Implications For Personal Data If You Succumb To A Cyber-Attack

Technology advances in leaps and bounds nowadays, and while that is a good thing if you think about the entire new tech that makes our lives better, there are also some not-so-great implications to this matter. Within a world that revolves around technology, and the Internet of Things rising fast, security is now more important than ever. Unfortunately, security can’t keep up with a world where a ton of new devices get connected every day, and the result is clearly visible: cyber-attacks are now making headline news more often than ever.

What’s even worse is that such cyber-attacks are no longer targeted at companies and businesses only, as attackers figured it out that the easiest path to a company’s files is throughout its employees. Whereas the company may have plenty security measures in place, not the same can be said about the employees, which often prove to be the weakest link in the security chain of a company. An individual’s personal files are rarely the primary target of an attack; they are just the access key to something much more valuable. Here’s how a cyber-attack can affect you and the company you work for.

How it all starts

The scenario is simple and common: you take some files to work on them from home, or you just connect to the company network from your home computer, which may be already infected. Doing so automatically opens a backdoor for attackers, granting them access into your company’s network. From there onward, chaos breaks, as your company’s files fall into the wrong hands.

Implications of a security breach

Implications of a security breach

While an attack on your personal computer doesn’t leave the attacker with much (maybe a few giggles when they watch your vacation pictures), breaching a company’s files gives attackers a whole lot more. Aside from possible access to financial accounts, attackers can also get a whole lot of information regarding the company’s field of work, which can be pure gold for the competition (think product design blueprints). The personal information of the employees is also at stake, as an attacker can make use of this information to steal the identity of the employees and set up complex scams or cover-ups.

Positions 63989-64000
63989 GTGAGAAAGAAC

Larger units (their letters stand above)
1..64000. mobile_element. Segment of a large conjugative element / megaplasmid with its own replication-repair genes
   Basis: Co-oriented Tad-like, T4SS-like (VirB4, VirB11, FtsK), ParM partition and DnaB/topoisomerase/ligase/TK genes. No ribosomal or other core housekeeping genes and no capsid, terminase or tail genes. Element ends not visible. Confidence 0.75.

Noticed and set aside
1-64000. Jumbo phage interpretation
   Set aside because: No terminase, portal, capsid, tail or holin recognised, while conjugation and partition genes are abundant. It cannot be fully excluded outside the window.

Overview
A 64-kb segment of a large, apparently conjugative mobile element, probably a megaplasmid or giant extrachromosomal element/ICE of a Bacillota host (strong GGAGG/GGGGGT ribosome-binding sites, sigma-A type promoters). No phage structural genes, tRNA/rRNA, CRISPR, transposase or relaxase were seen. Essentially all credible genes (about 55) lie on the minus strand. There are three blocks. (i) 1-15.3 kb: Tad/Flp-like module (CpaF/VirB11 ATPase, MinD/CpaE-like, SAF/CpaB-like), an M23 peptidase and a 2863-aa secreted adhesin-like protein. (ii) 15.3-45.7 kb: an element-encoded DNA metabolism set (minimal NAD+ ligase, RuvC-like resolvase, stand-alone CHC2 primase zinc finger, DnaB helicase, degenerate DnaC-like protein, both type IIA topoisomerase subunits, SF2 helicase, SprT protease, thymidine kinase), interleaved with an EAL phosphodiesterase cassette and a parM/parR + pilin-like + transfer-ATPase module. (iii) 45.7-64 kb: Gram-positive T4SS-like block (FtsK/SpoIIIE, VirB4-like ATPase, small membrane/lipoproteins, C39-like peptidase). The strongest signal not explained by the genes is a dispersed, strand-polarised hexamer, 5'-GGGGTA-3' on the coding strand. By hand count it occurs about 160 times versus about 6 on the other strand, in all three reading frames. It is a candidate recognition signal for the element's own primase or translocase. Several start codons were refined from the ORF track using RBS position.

Even though all these scenarios sound scary already as it is, there’s more to it: a cyber-attack on a company may cause physical destruction and can even claim human lives. Think about a manufacturing plant where the control systems for the heavy machinery get compromised, and the machinery no longer operates at its optimum parameters – the outcome can be nothing short of disastrous.

Last but not least, a cyber-attack that targets a certain network can be harmful by adjacent networks as well. Imagine a company’s branch being compromised, and then, via its internal networks, the breach reaches the main headquarters, where the amount of damage can be significantly larger.

Hacking

Overall, cyber-attacks are more dangerous than ever, so it’s absolutely crucial to take all possible means to prevent them, and also have a recovery plan in place in the event an attack does take place.

Prevention is key

As you can see, cyber-attacks can be quite devastating, so why not prevent one in the first place? Companies already have strong policies in place, but as mentioned before, the employee can be the weakest link of the chain. If you’re that link, you can take some measures to prevent such attacks. Here are some quick tips to do so:

You Have Been Hacked

  • Never access the company network form the outside, be it from your personal computer, laptop, smartphone or any other device. Even if the device itself is secure, the network it is on can be compromised, and thus lead to an unauthorized infiltration.
  • Don’t use work equipment for other activities. If you have a work phone, don’t install apps and games on it, as these can be easily compromised or infected already. Same goes for a work computer; if you must connect it to a network, make sure you have a strong antivirus installed, and preferably an encryption software.
  • Don’t connect outside devices to the company’s network. Sure, your new Internet-enabled sunglasses might be great, but they might also be great security holes.

Following these simple tips should allow you to prevent a catastrophic cyber-attack on yourself and your company. Stay safe.

Thetechhacker new intern, workaholic with a great interest in technology.
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